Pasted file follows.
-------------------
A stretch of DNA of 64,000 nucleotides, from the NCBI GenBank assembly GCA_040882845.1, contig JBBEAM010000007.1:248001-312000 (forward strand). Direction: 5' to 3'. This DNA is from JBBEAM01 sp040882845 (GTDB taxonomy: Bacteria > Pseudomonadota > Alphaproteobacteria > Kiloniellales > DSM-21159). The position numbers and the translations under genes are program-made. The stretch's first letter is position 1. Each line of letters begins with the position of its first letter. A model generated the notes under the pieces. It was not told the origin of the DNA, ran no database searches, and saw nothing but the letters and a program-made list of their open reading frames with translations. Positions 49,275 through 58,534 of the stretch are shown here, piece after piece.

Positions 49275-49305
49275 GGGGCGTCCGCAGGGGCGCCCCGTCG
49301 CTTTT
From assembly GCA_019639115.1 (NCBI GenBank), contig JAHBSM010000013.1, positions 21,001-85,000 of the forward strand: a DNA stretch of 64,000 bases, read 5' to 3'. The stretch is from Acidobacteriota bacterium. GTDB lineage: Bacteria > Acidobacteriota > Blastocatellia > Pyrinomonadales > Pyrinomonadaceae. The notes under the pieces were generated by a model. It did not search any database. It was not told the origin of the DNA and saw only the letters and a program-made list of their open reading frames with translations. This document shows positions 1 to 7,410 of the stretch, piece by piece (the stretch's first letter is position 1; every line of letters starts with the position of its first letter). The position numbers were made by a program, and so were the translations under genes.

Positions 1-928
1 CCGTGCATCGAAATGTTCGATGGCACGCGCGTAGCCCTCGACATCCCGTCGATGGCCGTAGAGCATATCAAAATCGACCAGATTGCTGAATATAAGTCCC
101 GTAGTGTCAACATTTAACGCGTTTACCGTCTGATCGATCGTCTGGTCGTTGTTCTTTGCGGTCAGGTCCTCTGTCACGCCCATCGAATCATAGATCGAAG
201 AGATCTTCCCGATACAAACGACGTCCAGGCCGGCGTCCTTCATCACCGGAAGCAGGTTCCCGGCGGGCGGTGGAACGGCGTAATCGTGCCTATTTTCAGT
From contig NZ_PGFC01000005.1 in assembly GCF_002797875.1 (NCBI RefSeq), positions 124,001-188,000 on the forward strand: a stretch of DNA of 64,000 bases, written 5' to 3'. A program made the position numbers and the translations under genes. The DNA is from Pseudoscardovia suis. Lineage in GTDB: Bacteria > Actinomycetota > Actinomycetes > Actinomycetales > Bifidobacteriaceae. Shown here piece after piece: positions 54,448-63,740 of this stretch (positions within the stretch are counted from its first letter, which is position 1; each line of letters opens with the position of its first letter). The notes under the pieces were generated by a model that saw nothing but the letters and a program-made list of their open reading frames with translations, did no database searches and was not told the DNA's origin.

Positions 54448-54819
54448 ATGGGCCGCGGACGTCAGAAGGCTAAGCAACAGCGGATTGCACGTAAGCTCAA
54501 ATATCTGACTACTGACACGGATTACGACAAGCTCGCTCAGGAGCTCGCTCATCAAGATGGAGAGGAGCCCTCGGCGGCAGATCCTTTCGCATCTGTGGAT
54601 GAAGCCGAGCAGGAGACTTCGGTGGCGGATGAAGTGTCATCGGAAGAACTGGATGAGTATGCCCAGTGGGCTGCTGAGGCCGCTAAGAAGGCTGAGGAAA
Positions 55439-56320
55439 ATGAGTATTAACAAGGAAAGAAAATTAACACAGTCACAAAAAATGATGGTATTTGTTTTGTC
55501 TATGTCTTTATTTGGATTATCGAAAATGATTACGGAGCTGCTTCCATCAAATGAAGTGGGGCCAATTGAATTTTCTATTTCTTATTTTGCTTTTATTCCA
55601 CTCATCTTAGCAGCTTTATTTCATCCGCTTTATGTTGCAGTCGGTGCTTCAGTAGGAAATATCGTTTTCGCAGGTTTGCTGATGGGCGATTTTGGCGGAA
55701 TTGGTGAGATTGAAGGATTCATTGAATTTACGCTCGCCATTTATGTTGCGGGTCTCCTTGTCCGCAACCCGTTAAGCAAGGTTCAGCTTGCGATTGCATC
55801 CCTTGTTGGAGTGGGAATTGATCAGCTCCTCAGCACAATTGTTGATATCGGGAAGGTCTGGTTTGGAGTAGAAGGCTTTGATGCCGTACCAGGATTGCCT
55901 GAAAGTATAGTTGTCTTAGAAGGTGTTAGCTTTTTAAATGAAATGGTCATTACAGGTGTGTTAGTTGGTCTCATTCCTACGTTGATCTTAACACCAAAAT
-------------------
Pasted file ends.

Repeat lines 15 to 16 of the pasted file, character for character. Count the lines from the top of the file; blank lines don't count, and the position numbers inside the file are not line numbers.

Positions 55439-56320
55439 ATGAGTATTAACAAGGAAAGAAAATTAACACAGTCACAAAAAATGATGGTATTTGTTTTGTC